Recipes

RECIPES

i) Three Millet Mix:

Equal parts of White French, Canary and Japanese or Shoroie Millet.

ii) Soaked Seed

The mix contains four parts Feed Oats with 1 Part of Wheat, this mix is soaked for approx. 24 hours in about 5 litres of water to which has been added half a cap of Milton Antibacterial solution. After soaking the mix  is thoroughly cleaned using a colander and a soaker hose this is usually done of a morning. The mix is then left to dry and sprout in the sun during the day before being brought into the aviary where it is allowed to stand for another 24 hours to complete the germination process. The Soaked Seed may also be prepared in a Microwave this method is explained at the bottom of the page.

iii) Vegetable Mix

The vegetable  mix comprises one Corn Cob kibbled with a knife, four large grated carrots, a hand full of Snow Peas cut in to pieces about 6mm wide and half a small beetroot grated as per the carrots. To this is added two 20 minute hard boiled eggs cut into 6mm squares using an egg slicer and a knife.

iv) Soaked Panorama Millet sprays

These are prepared in exactly the same way as the Soaked Seed above,  in fact I often throw a hand full in with the soaked Oats etc. However I do usually feed these to the birds within a day or so of soaking so they do not germinate.

v) Silver Beet

Upon purchase it washed in water to remove any chemical or dirt that may be present on the leaf or stalk. All excess water is then removed by shaking the bunch. The Silver Beet may then be placed in a plastic grocery shopping bag and stored in the refrigerator until required for use. The Silver Beet leaves will stay nice and crisp for well over a week when stored in this manner.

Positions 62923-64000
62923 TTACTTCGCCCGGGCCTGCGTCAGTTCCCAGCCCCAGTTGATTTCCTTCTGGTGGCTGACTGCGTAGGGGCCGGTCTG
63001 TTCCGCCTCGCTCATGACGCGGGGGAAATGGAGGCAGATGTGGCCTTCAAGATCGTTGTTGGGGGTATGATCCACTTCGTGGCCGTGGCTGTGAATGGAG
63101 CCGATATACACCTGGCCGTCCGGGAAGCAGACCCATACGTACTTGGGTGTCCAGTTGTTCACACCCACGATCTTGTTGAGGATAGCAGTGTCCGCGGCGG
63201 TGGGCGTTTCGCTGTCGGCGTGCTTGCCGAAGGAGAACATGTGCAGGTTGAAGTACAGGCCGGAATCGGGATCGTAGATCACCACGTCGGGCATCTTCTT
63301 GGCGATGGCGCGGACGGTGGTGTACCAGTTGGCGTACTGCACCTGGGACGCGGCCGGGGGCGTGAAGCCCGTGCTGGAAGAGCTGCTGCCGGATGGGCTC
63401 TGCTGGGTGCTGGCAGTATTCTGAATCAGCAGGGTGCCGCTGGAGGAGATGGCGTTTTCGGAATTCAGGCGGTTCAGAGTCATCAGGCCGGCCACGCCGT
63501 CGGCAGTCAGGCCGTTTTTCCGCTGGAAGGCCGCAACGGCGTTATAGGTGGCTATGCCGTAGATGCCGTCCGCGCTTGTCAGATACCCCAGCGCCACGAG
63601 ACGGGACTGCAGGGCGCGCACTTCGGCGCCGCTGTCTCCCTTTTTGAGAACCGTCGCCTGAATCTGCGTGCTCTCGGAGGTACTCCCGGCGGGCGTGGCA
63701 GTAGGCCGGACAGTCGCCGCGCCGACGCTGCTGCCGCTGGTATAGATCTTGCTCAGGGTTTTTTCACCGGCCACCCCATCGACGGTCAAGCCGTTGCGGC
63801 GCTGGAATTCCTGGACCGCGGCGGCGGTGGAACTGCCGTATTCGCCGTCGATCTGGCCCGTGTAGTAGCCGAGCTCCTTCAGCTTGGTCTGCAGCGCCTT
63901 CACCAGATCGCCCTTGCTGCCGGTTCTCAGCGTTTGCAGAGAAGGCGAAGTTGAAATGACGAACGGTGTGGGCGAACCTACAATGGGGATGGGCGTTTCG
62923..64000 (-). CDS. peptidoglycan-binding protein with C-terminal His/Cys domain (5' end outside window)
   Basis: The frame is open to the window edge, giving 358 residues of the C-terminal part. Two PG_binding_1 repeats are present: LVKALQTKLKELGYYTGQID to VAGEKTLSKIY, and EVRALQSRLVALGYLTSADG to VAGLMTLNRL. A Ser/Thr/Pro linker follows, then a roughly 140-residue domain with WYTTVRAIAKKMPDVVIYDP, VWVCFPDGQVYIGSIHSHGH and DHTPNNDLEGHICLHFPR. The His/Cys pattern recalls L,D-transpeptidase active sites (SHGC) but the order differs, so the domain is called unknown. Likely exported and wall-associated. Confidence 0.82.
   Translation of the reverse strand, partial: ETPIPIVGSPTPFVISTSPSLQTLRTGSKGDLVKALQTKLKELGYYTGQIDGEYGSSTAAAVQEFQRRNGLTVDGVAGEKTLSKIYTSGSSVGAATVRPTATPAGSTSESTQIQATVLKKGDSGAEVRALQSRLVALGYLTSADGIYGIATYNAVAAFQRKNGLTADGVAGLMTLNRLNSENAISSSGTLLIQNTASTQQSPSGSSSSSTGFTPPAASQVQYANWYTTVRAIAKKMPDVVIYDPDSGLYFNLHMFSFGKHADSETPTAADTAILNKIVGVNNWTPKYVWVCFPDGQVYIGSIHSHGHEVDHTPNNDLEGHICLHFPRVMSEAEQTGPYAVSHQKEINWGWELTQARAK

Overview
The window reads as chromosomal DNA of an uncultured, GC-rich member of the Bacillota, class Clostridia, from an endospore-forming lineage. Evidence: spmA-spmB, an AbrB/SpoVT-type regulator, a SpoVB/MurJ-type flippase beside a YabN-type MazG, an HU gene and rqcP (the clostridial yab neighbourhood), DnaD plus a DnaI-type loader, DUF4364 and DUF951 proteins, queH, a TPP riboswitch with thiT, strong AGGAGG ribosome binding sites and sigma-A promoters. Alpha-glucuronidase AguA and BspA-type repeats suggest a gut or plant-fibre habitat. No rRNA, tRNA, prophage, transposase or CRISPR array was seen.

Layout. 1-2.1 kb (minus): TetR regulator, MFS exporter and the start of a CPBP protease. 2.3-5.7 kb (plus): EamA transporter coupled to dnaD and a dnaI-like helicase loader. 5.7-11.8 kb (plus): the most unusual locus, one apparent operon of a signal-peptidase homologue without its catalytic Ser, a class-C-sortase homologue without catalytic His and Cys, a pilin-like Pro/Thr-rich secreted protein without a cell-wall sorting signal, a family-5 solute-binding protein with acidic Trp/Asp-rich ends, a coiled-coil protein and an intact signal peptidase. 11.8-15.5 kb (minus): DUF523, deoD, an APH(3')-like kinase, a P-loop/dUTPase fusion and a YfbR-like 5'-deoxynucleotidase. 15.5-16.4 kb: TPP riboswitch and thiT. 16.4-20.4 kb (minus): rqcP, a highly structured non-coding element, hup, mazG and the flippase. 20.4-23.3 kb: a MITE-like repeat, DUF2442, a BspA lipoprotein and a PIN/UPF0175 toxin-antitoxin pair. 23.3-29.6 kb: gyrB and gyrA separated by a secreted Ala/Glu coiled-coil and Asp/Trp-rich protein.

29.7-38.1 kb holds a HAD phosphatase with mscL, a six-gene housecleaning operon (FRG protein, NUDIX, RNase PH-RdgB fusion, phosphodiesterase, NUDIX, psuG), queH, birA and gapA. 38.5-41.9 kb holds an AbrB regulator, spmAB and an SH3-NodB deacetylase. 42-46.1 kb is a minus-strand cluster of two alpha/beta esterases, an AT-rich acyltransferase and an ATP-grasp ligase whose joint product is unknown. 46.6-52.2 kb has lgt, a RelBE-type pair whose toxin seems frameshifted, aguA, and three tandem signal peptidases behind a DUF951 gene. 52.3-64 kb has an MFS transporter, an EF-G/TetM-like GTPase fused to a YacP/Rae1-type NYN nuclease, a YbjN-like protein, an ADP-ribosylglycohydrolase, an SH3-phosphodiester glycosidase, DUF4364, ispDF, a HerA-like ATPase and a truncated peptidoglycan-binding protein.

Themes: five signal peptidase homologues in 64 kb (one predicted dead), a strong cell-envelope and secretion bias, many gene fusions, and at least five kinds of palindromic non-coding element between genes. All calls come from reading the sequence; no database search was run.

vi) Fred Sherman’s Softfood Recipe    (Reprinted from Budgerigar World)

My food is prepared dry and in bulk, well in advance of the time it is actually used. This means that a small supply of this ‘dry content’ can be used everyday when the ‘softfood’ is prepared fresh. The ‘dry content’ consists of:

1Kg Cerelac or Nestum. These products are manufactured by Nestles and may have different names in different parts of the world. The main difference between the two is that whereas Cerelac contains milk solids, Nestum is free from milk products. I prefer the latter because milk products contain lactose which birds are unable to digest. I believe in some countries only Cerelac is available. If this is the case I would use it despite the fact that it contains milk products because of its other properties. Both of these products are precooked baby cereals and have a well balanced content of carbohydrates, fats, proteins and vitamins as well as mineral and trace elements. I prefer to use the banana flavour because my Budgerigars seem to take to it more readily.